San Gabriel Valley Tribune

San Gabriel Valley Tribune
Article Published: Sunday, September 14, 2003


- Under Siege
- Cartels growing pot in forest
- Forest at crossoads over public use
- Lake not so crystal
- Fire threat still high, officials say
- Facing Extinction
- Masses and Messes
- A foul problem: garbage
- Groups spread blame for forest damage
- Forest dwellers have created their share of problems
- 'Static' budget hinders forest
- Bad roads hinder vistor, fire vehicle access
- Adventure Pass raises funds, eyebrows
- Saving the forest a tall task


Fire threat still high, officials say

By Diana L. Roemer

ANGELES NATIONAL FOREST -- It's not as charred as Yellowstone Park, which is still sparse and blackened from the devastating fires of 1988. But many agree it is bad.

A year after the record-setting Curve and Williams fires, which burned about 60,000 acres, the Angeles National Forest struggles to heal.

And the fire threat is greater than ever - a fire occurs in the forest about every week.

"There isn't enough money from the federal government to keep up with them," said Jody Cook, forest supervisor.

Not with acres of dry landscape and visitors who light fires. All it takes is a spark. Fires are started by candles, barbecues, propane tanks and even piles of animal dung. The Curve Fire was caused by ritualistic votive candles lighted - one theory goes - by cultists holding ceremonies in the hills.

The long-term impacts of fire: on the good side, it allows sunlight to reach the forest floor; on the bad side, it wipes out vegetation and drives away certain animals.

Forest wildfires have become such a problem nationwide --7.2 million acres burned in the past year -- that President Bush issued mandates to the Department of Agriculture: Thin forests and do it now.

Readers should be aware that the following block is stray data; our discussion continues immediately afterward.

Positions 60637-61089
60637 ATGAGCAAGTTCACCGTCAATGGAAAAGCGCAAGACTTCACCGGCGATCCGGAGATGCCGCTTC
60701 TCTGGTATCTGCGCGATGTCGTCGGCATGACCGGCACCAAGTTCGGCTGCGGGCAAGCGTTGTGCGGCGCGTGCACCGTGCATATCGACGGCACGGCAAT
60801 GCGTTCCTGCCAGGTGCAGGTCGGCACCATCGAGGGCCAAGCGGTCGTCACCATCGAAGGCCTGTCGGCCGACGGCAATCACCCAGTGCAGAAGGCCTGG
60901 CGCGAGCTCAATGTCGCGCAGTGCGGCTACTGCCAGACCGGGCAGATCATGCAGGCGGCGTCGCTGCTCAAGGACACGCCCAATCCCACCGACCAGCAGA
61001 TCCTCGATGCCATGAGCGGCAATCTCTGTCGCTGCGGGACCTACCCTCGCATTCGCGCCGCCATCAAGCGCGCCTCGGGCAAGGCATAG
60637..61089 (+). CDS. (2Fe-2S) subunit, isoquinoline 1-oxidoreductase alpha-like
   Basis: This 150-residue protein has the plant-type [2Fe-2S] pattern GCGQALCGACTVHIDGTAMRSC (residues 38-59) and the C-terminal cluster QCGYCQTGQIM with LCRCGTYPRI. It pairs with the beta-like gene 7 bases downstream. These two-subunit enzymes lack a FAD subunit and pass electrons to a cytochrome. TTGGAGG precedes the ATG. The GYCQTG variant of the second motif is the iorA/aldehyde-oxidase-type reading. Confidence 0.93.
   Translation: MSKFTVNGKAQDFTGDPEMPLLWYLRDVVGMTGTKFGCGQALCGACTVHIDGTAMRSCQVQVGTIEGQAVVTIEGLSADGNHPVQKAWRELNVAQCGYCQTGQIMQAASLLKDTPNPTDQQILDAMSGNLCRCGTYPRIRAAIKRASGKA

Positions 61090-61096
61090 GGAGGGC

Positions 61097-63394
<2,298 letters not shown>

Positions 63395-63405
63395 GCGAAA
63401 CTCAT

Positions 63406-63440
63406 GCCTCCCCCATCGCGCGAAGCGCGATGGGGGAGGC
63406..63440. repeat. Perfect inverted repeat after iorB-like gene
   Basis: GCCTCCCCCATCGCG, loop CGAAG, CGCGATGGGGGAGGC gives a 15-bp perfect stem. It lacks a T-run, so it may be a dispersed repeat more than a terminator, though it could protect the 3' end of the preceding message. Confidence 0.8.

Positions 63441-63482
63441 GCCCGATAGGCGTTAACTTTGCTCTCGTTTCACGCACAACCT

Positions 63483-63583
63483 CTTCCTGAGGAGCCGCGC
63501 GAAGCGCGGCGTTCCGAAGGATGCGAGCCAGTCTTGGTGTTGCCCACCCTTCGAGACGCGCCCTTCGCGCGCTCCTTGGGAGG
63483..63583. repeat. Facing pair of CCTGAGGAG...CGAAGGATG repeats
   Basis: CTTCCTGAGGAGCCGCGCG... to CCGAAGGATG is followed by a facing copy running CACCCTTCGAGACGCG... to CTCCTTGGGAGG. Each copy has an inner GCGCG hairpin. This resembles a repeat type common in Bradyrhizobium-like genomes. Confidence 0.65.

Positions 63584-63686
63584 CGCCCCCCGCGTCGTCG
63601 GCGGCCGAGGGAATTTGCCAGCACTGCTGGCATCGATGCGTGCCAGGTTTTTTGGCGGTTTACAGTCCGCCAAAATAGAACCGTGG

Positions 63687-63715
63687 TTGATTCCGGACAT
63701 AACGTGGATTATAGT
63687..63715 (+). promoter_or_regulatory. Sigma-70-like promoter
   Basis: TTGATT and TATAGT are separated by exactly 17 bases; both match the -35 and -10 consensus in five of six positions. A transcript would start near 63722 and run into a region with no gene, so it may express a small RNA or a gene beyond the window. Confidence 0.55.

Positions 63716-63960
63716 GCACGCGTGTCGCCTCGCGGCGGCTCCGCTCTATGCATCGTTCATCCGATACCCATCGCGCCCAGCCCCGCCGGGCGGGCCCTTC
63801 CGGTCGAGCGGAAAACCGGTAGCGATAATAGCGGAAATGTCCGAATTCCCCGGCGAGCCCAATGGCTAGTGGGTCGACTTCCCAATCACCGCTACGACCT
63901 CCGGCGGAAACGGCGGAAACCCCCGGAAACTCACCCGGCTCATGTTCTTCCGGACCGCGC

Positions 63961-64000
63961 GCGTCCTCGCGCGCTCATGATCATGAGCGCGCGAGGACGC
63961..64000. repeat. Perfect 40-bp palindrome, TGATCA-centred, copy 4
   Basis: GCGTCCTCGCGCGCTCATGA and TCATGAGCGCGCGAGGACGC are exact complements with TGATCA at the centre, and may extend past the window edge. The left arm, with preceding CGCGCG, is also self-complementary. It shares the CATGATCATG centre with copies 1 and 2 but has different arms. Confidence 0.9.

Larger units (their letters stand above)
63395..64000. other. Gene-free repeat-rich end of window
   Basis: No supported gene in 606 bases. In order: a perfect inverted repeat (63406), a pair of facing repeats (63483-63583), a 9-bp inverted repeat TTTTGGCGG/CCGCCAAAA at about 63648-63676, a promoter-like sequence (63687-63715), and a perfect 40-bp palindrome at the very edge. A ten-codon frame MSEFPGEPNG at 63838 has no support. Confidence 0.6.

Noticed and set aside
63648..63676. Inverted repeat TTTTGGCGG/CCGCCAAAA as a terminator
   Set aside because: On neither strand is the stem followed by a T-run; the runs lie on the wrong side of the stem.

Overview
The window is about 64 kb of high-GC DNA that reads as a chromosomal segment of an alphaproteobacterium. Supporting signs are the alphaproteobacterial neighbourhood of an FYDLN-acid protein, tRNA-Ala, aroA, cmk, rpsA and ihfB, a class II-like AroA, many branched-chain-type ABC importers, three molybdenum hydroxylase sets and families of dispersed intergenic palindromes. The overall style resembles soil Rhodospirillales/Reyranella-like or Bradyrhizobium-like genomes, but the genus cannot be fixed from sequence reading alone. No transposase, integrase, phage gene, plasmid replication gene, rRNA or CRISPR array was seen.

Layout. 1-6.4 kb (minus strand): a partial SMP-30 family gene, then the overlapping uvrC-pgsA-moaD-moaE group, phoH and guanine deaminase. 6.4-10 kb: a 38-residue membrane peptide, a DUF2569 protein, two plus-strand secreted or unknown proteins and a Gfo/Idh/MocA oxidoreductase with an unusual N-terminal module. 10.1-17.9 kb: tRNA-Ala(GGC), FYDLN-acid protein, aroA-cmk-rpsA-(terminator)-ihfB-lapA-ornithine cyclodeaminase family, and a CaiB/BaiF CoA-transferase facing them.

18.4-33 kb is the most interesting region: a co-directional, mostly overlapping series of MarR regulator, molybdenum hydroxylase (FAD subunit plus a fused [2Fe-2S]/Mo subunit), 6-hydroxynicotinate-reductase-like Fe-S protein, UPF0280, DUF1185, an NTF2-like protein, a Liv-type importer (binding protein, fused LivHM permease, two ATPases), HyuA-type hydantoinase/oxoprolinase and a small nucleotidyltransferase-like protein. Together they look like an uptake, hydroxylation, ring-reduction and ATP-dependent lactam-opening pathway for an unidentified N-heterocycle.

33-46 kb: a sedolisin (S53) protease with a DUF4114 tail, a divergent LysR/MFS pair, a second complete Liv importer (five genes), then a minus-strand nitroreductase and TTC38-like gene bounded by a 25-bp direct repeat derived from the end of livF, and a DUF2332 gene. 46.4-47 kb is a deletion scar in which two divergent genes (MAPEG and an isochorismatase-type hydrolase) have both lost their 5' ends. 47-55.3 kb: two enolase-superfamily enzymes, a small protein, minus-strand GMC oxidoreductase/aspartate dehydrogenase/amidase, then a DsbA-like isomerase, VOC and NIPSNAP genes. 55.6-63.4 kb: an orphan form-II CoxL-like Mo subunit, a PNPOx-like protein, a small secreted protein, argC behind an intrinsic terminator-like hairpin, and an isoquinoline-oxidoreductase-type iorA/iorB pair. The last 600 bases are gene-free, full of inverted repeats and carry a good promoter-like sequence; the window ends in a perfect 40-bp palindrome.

The House of Representatives recently passed HR 1704, a bill that will increase tree and brush-cutting in the wake of the 2002 wildland fire season that cost the nation $1.6 billion.

San Gabriel Mountains Trailbuilders volunteers go through a safety briefing before beginning work on the Windy Gap and Big Cienega trails in an area burned by the Curve Fire above Crystal Lake. (Staff photo by Bernardo Alps)
The combustible condition is the result of an 80- to 100-year fire suppression policy that left too much vegetation, according to County Agricultural Commissioner Cato R. Fiksdal.

"These policies have resulted in the unnatural buildup of forest vegetation that have fueled recent large disastrous fires on public and private lands," Fiksdal wrote in a July memo to Los Angeles County officials.

Fiksdal said the buildup also led to bark beetle infestations. Locally, more than 1 million dead conifers stand in the San Bernardino National Forest, victims of the bark beetle, which thrives on dry trees.

In April, the Forest Service found that at least 60 percent of the vegetation was dead on nearly 43,000 acres in the San Bernardino National Forest. And more dead trees may be on the horizon.

"Pine tree mortality in the Angeles National Forest could dramatically increase," Fiksdal said.

As the fire season continues, visitors to the Angeles National Forest are reminded of restrictions in effect due to extreme fire conditions.

"The best way visitors can prevent fires in the forest is to follow the fire restrictions in place," said Don Feser, Angeles National Forest fire management officer.

-- Staff Writer Alan Schnepf contributed to this story. Diana L. Roemer can be reached at (626) 962-8811, Ext. 2105, or by e-mail at

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